A collage image shows a Toyota bZ4X on top of images of mines and protesters.

Undermined: how electric vehicle advertising hides a global web of extraction, exploitation and destruction 

Protests in a remote corner of Argentina disrupt the cosy picture of a green future promised by advertising for electric vehicles. In this blog we explore the hidden web of supply chains that support the EV “revolution” and the true cost of electric mobility for communities and ecosystems around the world. 

Adverts for electric vehicles promise a future of clean, green mobility. In an advert for the newly announced Toyota bZ range, viewers were invited to “imagine a world where cars emit water.”

But recent protests in north-western Argentina point to a darker reality belying the gloss of the marketing, a reality in which the green transport “revolution” clashes with the desperate struggle of indigenous people to protect their lives and livelihoods from destruction, including by none other than Toyota itself. 


“We are not going to let them sacrifice us so that others can drive around in electric cars”

Lithium mining is widespread across the border of Argentina, Bolivia and Chile, an area known as the lithium triangle. Due to the explosion in demand for EVs around the world in recent years, the triangle has become a hotbed of activity with mining corporations, battery manufacturers and even carmakers vying for access to lithium. A single EV battery can require 60kg of lithium. 

Lithium in the triangle is found in salts. The metal itself is extracted through evaporation via gigantic water baths. The process is incredibly water-intensive: extracting one ton of lithium can use over two million litres of water

This has led to tension with local people in the region, who already struggle to access water and have developed community-based water management systems over generations. These systems are now threatened by lithium mining, adding to water stress.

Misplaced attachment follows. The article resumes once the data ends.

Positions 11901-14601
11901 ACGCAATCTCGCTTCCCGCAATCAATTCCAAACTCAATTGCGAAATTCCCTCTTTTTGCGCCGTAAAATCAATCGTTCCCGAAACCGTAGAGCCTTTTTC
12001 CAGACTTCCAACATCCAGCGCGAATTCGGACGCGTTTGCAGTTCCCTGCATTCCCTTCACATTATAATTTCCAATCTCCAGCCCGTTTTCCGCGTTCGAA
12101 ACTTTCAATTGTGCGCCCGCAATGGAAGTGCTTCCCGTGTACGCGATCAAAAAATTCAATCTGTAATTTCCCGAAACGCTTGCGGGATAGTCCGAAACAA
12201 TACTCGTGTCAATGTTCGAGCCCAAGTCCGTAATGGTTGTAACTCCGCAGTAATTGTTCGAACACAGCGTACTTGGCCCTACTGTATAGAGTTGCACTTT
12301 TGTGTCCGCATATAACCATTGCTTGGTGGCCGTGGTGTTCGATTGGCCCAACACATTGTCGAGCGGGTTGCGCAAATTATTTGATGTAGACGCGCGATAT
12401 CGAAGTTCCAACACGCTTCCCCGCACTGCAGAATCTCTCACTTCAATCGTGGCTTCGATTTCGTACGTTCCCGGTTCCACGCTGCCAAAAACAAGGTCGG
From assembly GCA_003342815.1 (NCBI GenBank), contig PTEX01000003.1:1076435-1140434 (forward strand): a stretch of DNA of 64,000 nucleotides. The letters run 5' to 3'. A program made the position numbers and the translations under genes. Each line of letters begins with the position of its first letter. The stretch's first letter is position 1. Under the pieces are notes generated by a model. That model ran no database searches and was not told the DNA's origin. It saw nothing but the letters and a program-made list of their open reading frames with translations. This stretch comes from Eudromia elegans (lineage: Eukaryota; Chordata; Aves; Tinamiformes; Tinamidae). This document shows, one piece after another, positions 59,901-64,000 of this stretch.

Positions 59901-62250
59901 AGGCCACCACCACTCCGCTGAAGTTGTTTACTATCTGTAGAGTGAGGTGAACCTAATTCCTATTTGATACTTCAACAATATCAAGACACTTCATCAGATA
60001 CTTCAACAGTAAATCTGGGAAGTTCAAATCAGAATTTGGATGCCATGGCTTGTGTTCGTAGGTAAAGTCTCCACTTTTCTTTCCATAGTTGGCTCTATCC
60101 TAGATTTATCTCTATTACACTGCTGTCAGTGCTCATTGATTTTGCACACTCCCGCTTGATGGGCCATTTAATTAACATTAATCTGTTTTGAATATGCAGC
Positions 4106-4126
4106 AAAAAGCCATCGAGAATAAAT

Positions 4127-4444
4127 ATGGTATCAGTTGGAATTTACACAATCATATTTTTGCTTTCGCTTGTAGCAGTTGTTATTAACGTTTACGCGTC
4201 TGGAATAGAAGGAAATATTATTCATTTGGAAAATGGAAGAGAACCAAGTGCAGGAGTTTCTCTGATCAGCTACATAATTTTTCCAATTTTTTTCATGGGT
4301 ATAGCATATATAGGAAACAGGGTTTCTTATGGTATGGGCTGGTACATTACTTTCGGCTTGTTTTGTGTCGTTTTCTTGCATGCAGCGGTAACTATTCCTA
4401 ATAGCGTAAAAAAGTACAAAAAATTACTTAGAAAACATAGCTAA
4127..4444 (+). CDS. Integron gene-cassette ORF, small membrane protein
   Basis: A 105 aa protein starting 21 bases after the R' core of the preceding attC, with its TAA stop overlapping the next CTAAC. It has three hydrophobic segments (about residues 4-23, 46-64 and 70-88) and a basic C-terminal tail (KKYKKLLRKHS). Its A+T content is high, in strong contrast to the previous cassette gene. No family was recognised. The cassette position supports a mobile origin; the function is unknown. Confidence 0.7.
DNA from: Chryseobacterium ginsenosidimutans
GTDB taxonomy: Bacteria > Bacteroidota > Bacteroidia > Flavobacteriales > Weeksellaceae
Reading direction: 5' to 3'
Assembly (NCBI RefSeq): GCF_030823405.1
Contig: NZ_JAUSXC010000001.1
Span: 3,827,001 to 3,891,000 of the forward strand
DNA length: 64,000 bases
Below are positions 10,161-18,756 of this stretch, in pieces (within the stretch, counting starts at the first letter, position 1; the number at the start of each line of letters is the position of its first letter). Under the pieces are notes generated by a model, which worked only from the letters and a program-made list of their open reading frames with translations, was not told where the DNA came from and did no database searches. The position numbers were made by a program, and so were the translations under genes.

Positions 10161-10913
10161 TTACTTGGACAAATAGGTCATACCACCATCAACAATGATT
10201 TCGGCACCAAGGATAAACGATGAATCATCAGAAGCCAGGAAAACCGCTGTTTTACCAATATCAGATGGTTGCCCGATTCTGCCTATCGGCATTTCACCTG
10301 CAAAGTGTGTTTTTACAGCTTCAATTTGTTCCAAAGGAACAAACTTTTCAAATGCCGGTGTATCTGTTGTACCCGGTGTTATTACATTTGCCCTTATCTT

Amongst the companies operating in the lithium triangle is carmaker Toyota. 

Toyota-Tsusho, part of the Toyota Group alongside Toyota Motor, manages a lithium mine at Olaroz in the Jujuy region of Argentina. The mine supplies lithium to Prime Planet Energy & Solutions, a joint venture between Toyota and Panasonic which produces EV batteries which are in turn supplied to Toyota Motor. 

It is not possible to prove that lithium from a given mine ended up in any given car, but Toyota’s contribution to environmental issues in Argentina through participation in lithium extraction is clear. The Olaroz site produced 13,000 tonnes of lithium in 2022, equivalent to 29,459,000 litres of water. 

Toyota is further implicated in the lithium triangle via its association with CATL, the world’s largest producer of EV batteries, to provide batteries for the Chinese EV market.

In 2021, CATL acquired Millennial Lithium Corp, a Canadian mining company, and its operations in Cauchari, Argentina. Earlier this year, CATL acquired further lithium mines in Bolivia, again inside the triangle. Alongside Toyota, CATL provides batteries to VW, Hyundai, Volvo, BMW and Honda. 


In recent weeks lithium mining has become a flashpoint for protests in Jujuy, north-west Argentina, sparked by local constitutional reform pushed by the regional governor, Gerardo Morales. The reforms open more land to extractivist corporations, further threatening water access for Indigenous people.